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Children Dentistry: All About Pediatric Dentistry

A pediatric dentist is a person specializing in the oral health of children from infancy stage through the teenage years. A pediatric dentist must have completed at least four years of dental school, and two additional years of pediatric dentistry residency training. A pediatric dentist take care of the teeth and gums of infants, children, teenagers and children with special needs. The growth of children’s teeth usually starts during the first six months of life, and they start losing their first set of teeth by age 6 or 7 years, which are replaced by secondary, permanent teeth. Children face potential tooth decay and gum disease as a result of poor oral hygiene and dental care, causing possible lifetime pain and complications.

Pediatric dentists provide a comprehensive oral health care to infants, children and teens such as habit counseling and intervention (thumb-sucking and pacifier use), correction of improper bite and straightening teeth, infant oral health examination, preventive cleaning measures and fluoride treatments, recommendations on proper nutrition and diet, tooth cavities and defects repairs, diagnosis of oral diseases associated with other acute and chronic conditions like heart defect, asthma and diabetes, gum disease management, and care and treatment for dental injuries. So when is the best time to take your child to a pediatric dentist? Pediatric dentists highly recommend that a child should have his or her first dental visit when the first tooth appears, or no later than his or her first birthday. Children should have their dental visit every six months in order to prevent tooth cavities and other dental problems.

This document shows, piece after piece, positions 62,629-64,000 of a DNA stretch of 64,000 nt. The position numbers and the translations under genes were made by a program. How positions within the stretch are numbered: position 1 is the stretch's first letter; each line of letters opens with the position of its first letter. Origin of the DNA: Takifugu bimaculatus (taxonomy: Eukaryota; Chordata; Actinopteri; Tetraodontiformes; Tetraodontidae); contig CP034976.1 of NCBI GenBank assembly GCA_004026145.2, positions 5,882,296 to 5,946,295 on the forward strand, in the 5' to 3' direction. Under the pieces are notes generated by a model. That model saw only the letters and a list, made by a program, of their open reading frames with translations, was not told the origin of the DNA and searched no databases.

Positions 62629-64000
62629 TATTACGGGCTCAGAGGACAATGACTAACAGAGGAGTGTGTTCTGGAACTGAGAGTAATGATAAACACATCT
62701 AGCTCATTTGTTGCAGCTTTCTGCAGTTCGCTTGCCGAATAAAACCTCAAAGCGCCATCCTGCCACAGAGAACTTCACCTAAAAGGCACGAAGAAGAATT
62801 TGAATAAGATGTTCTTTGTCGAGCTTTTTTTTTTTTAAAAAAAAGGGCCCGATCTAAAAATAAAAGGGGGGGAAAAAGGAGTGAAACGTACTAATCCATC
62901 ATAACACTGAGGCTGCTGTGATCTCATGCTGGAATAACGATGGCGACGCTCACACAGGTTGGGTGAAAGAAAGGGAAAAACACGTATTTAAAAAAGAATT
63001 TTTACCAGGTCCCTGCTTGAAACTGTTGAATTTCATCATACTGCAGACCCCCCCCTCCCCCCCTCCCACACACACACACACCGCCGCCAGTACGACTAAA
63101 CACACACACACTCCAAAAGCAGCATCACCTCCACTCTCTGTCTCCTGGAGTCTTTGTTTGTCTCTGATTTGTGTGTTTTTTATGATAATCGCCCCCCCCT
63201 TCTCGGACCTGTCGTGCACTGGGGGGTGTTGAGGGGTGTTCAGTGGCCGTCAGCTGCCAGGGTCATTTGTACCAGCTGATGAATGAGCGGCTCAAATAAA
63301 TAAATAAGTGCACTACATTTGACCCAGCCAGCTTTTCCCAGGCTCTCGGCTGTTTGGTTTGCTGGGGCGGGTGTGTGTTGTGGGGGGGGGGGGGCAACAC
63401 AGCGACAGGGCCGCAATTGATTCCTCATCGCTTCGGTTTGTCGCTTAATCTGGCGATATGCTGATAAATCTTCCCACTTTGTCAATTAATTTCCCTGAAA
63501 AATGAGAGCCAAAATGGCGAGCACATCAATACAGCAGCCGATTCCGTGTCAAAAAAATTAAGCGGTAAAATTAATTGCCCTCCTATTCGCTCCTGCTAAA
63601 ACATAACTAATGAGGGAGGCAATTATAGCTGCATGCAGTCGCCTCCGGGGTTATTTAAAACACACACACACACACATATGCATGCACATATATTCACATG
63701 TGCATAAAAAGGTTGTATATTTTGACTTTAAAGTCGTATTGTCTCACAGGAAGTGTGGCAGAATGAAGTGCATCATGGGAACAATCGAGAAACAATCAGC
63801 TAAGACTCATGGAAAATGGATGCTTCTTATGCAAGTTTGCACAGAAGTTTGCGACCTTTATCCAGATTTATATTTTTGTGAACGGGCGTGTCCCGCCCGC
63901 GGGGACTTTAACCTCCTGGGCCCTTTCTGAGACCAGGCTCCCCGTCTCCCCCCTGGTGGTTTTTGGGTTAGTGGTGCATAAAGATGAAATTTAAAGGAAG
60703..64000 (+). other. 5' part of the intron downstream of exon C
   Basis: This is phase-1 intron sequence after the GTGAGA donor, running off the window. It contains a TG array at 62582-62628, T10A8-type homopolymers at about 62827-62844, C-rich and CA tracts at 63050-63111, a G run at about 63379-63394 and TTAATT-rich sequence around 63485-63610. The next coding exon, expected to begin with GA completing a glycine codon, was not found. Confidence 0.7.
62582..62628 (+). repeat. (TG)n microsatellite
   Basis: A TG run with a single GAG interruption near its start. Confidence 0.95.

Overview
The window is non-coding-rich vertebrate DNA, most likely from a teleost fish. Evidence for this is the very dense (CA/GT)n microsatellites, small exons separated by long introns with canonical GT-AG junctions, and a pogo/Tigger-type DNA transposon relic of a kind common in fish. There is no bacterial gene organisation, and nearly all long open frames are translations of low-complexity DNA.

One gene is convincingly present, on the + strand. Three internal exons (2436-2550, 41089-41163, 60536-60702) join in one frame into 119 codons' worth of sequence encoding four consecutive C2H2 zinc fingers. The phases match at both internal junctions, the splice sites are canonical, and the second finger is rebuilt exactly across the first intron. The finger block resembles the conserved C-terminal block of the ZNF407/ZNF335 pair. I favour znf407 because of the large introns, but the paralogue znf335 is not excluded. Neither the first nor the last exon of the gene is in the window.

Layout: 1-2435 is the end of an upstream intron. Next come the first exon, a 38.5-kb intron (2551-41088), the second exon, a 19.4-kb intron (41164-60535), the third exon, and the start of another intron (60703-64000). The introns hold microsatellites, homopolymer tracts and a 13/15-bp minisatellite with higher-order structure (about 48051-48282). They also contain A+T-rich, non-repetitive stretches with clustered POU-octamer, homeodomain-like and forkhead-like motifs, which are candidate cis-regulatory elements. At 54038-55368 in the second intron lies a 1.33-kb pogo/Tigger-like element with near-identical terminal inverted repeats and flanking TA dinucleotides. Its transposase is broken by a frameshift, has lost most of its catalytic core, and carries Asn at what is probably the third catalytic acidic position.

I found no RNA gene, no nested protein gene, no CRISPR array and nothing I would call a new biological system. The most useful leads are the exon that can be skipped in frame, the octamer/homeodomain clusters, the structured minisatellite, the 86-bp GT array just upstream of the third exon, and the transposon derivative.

When it comes to using toothpaste or basic oral care, start the sooner the better. Starting at birth, you can begin cleaning the child’s gums with cloth and water, or a soft infant toothbrush. You can start brushing your baby’s teeth using a soft and age-appropriate toothbrush twice daily with a tiny smear of fluoride toothpaste as soon as they erupt. The amount of fluoride toothpaste should be increased to a pea-size once your child reaches 3 to 6 years of age, and perform or assist while brushing because they don’t have the full capability to perform the right techniques yet. Children who are age 9 or 10, they can start using adult toothbrush because this is the time when many adult teeth show. If your child complains of toothache, let him or her child gargle and rinse with a warm salt water, then apply cold compress on the face that is swollen as an emergency measure, and finally see a pediatric dentist as soon as possible. For any problems on your child’s teeth, we can help you with that. We have the best pediatric dentist to attend to your child.

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